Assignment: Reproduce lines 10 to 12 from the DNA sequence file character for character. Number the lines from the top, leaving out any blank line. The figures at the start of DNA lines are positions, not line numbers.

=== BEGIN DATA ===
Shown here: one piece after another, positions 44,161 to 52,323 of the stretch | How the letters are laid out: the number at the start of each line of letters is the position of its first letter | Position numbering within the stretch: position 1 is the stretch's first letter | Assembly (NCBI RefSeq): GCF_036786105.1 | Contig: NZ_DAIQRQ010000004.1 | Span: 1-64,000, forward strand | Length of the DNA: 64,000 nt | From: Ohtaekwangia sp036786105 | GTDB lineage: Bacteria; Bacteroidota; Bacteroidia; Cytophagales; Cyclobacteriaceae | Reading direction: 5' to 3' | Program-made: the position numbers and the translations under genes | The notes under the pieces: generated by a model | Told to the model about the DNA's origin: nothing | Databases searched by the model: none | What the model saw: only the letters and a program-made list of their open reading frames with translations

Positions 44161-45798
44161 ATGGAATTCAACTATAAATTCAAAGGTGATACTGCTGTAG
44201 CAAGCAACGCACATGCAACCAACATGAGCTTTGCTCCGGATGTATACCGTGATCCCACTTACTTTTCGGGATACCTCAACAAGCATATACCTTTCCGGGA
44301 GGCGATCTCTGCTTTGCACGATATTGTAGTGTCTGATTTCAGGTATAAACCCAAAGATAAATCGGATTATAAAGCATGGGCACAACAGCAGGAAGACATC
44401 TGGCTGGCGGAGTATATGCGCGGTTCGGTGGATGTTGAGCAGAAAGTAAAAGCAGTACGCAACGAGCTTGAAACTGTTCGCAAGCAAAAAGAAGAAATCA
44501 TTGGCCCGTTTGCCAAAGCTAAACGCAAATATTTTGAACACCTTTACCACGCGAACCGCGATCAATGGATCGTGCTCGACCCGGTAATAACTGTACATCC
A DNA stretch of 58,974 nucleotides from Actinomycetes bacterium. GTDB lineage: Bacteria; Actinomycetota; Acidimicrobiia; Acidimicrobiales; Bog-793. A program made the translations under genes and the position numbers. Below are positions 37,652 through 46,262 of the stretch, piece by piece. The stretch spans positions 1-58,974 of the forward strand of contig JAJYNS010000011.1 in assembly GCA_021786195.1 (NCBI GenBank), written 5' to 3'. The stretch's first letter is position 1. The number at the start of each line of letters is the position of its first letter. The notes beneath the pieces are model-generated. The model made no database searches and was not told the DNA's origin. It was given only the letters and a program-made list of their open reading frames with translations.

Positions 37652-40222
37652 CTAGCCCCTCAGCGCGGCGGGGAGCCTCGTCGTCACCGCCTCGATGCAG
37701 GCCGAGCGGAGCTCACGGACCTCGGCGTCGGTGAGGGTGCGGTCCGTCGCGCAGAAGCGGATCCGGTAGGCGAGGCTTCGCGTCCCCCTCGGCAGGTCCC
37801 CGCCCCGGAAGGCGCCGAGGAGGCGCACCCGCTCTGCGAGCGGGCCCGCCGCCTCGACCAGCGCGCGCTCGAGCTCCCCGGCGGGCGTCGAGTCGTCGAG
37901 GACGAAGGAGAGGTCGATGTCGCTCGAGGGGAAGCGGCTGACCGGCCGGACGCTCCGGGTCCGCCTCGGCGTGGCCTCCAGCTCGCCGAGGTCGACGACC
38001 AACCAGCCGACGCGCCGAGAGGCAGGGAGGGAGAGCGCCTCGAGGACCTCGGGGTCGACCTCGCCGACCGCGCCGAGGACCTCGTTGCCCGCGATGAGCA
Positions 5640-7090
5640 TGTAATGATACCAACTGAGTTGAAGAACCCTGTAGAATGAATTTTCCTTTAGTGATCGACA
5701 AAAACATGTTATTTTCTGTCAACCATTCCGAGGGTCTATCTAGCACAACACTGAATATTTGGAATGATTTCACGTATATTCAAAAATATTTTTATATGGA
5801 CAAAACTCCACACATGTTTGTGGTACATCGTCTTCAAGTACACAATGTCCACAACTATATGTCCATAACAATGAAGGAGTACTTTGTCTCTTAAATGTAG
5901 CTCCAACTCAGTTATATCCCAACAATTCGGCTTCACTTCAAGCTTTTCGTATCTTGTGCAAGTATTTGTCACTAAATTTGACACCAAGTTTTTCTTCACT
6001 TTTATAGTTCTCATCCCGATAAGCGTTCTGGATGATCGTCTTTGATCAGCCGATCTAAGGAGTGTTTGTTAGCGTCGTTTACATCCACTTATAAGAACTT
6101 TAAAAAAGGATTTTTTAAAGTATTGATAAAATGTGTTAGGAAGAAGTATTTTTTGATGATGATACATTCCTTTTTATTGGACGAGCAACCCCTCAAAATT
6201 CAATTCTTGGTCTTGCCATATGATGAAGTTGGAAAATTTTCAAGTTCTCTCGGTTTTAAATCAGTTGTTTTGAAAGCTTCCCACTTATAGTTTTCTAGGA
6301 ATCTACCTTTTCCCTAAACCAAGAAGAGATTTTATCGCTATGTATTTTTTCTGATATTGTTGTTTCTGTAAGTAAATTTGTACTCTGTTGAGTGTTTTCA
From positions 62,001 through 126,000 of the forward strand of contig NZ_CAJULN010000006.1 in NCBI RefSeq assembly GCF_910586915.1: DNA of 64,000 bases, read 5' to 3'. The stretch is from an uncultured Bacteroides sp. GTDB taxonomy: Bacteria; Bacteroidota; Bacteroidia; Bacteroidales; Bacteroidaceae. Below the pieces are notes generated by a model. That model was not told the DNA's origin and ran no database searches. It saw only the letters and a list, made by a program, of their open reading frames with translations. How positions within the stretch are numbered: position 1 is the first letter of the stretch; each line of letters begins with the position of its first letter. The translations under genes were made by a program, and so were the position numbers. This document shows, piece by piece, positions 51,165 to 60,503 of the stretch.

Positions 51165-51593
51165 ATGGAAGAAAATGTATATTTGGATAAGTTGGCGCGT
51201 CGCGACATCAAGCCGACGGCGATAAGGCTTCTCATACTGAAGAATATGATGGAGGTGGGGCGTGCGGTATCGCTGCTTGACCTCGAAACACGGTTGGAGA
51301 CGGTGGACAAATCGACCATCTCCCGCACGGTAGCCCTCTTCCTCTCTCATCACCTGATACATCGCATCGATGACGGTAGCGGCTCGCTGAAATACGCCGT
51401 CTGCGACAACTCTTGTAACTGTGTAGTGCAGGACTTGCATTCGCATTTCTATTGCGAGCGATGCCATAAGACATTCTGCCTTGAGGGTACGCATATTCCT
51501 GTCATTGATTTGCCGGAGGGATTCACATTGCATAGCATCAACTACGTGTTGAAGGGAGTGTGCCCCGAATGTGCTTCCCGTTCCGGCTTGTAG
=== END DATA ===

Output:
37652 CTAGCCCCTCAGCGCGGCGGGGAGCCTCGTCGTCACCGCCTCGATGCAG
37701 GCCGAGCGGAGCTCACGGACCTCGGCGTCGGTGAGGGTGCGGTCCGTCGCGCAGAAGCGGATCCGGTAGGCGAGGCTTCGCGTCCCCCTCGGCAGGTCCC
37801 CGCCCCGGAAGGCGCCGAGGAGGCGCACCCGCTCTGCGAGCGGGCCCGCCGCCTCGACCAGCGCGCGCTCGAGCTCCCCGGCGGGCGTCGAGTCGTCGAG